Thursday, July 06, 2017
The Massachusetts’ General Court’s Joint Judiciary Committee is scheduled to consider two bills of great concern to the American Kennel Club at its Tuesday, July 18, hearing. H.2290 seeks to change the legal status of pets from personal property to companion animals, while H.852 seeks to establish an animal abuse registry and impose certain additional duties upon breeders to comply with the provisions of the bill. All concerned Massachusetts residents are strongly encouraged to contact the members of the Joint Judiciary Committee and urge them to oppose H.2290 and to oppose H.852 as currently written.
HOUSE BILL 2290 – GUARDIANSHIP – OPPOSE
Introduced pursuant to a citizen request, H.2290 seeks to define “pets”, including dogs, cats, and other domesticated animals, as “companion animals”; and to change the legal classification of caregivers to “guardians”. Despite existing animal cruelty laws already in effect in the Commonwealth, H.2290 also seeks to impose punishments for guardians and any person who abuses a companion animal, with prison terms up to 2.5 years, fines up to $10,000, and placement on a “do not adopt to” list.
The American Kennel Club® supports the use of the term “owner” rather than “guardian” when referring to the keeping of dogs. The AKC® believes that the term guardian may in fact reduce the legal status and value of dogs as property and thereby restrict the rights of owners to protect and appropriately care for dogs. It may also subject them to frivolous and expensive litigation. The term guardian does nothing to promote more responsible treatment of dogs. We strongly support efforts to educate the public about responsible dog ownership to ensure that all dogs receive the care, love, and attention they deserve.
For more than two hundred years, laws governing animal ownership and animal care in Massachusetts and throughout the United States have been remarkably consistent. These laws have treated animals as the legal property of their owners, thereby creating a stable legal system that promotes responsible animal ownership, deters animal abuse, and promotes innovative, affordable, and quality animal care. Furthermore, the traditional legal treatment of animals as the personal property of their owners does not undermine the special, emotional bonds of the owner-pet relationship.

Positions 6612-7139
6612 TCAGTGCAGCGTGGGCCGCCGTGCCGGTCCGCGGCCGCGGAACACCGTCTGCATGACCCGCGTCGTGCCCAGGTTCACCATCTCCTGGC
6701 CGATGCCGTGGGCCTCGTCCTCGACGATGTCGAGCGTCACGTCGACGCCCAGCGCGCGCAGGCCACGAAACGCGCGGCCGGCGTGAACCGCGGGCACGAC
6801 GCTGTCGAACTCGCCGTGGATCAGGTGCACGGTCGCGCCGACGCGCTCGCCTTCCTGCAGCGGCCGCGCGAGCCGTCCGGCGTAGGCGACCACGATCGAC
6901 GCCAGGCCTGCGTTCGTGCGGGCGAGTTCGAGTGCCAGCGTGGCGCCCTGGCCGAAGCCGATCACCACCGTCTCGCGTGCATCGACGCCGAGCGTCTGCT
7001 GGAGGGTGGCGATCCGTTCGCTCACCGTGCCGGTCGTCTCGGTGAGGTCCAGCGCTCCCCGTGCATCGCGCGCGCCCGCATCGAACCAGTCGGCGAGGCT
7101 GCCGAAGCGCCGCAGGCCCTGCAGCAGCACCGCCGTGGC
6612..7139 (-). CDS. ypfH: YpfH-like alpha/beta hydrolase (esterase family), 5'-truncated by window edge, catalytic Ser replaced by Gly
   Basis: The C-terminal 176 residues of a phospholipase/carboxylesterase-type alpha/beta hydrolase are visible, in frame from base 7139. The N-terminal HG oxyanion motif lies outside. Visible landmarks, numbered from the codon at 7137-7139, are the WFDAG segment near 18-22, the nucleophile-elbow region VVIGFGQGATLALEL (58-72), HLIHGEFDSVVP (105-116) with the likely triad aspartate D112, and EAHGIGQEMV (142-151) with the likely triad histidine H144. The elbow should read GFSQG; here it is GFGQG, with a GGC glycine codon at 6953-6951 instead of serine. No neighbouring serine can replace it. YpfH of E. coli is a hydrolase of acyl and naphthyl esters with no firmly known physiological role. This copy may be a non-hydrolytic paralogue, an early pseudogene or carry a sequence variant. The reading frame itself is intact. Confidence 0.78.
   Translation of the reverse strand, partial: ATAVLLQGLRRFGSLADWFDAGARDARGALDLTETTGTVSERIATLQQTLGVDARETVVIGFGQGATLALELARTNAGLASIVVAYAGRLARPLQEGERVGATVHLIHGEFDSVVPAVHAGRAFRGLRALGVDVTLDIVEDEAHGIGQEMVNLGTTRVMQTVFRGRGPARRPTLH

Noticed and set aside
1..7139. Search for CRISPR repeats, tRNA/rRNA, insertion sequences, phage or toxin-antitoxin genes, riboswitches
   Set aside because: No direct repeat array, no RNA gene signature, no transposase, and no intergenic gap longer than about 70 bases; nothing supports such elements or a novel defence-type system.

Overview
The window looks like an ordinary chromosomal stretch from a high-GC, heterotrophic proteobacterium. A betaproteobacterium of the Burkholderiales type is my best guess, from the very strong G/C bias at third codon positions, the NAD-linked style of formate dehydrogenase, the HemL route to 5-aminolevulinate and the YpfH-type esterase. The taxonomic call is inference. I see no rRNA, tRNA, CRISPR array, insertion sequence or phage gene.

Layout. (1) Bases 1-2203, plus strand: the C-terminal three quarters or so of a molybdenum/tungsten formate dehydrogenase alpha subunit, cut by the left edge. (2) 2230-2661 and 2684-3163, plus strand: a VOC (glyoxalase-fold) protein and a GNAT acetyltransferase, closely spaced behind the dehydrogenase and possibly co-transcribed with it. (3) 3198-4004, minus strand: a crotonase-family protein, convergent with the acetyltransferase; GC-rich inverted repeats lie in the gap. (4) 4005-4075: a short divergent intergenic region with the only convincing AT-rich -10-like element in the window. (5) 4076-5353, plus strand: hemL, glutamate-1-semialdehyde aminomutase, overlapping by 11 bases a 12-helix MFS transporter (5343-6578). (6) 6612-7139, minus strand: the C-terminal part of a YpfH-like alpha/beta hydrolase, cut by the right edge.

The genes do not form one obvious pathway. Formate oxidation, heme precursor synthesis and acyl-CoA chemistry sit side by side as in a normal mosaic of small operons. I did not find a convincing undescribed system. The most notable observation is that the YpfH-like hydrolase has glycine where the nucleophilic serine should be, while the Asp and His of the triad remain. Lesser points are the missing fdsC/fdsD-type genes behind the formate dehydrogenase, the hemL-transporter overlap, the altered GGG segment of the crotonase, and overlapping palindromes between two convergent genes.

Because it runs contrary to these principles, AKC opposes H.2290.
AKC’s Massachusetts federation, the Massachusetts Federation of Dog Clubs and Responsible Dog Owners (MassFed) also strongly opposes H.2290.
HOUSE BILL 852 – ANIMAL ABUSE REGISTRY – OPPOSE AS WRITTEN
With provisions considered in previous legislative sessions, H.852 would create an animal abuser registry, which would list all those who reside in Massachusetts and have been convicted of an animal abuse crime. Abuser registration would remain in effect for five years, and those convicted of animal abuse would be required to pay $50 annually to be included. Those failing to fully comply with the registration requirements would be subject to prison terms up to five years and fines up to $5,000. All animal breeders in Massachusetts would be required to check the registry prior to transferring a pet and would be prohibited from transferring an animal to any person listed on the registry. Breeders failing to comply would be subject to fines of not less than $1,000 and imprisonment of up to five years for failure to comply.
The AKC remains concerned with legislation that provides for the creation and maintenance of animal abuser registries. We believe that the animal abuse registry requirements that would be created by H.852 could easily be evaded. For example, an individual convicted of animal cruelty could easily evade tracking by providing sellers with fake or altered names, or by not providing updated addresses. Furthermore, the provisions of H.852 could unfairly subject animal sellers who performed the required check to fines because an evasive buyer’s actions avoided registry tracking. Furthermore, no evidence exists to show that animal abuse registries reduce the rates of second or subsequent offenses or of deterring other potential animal cruelty violators. The AKC believes a better use of the Commonwealth’s resources would focus on and utilize enforcement activities that are proven effective, and encourages amendments to H. 852 in line therewith.
WHAT YOU CAN DO:
Concerned Massachusetts residents should contact the members of the Joint Judiciary Committee and respectfully urge them to oppose H.2290 and to oppose H.892 as currently written.
Senator William N. Brownsburger, Chair
Senator Sonia Chang-Diaz, Vice Chair
Senator John F. Keenan
Senator Cynthia S. Creem (Assistant Majority Leader)
Senator Patricia D. Jehlen
Senator Richard J. Ross (Assistant Minority Leader)
Representative Claire D. Cronin, Chair
Representative James M. Cantwell, Vice Chair
Representative Colleen M. Garry
Representative Carole A. Fiola
Representative Daniel J. Hunt
Representative Michael S. Day
Representative Rady Mom
Representative Paul Tucker
Representative Bud Williams
Representative Sheila C. Harrington
Representative James J. Lyons, Jr.
Residents are also strongly encouraged to attend the Tuesday, July 18, hearings on H.2290 and H.852. over 80 bills are scheduled for consideration by the committee. In the interest of time, the Chair will limit oral testimony to three minutes and reserves the right to call public officials out of turn. The hearing will begin at 1PM in Room A-1 of the State House, 24 Beacon Street, Boston, MA 02133.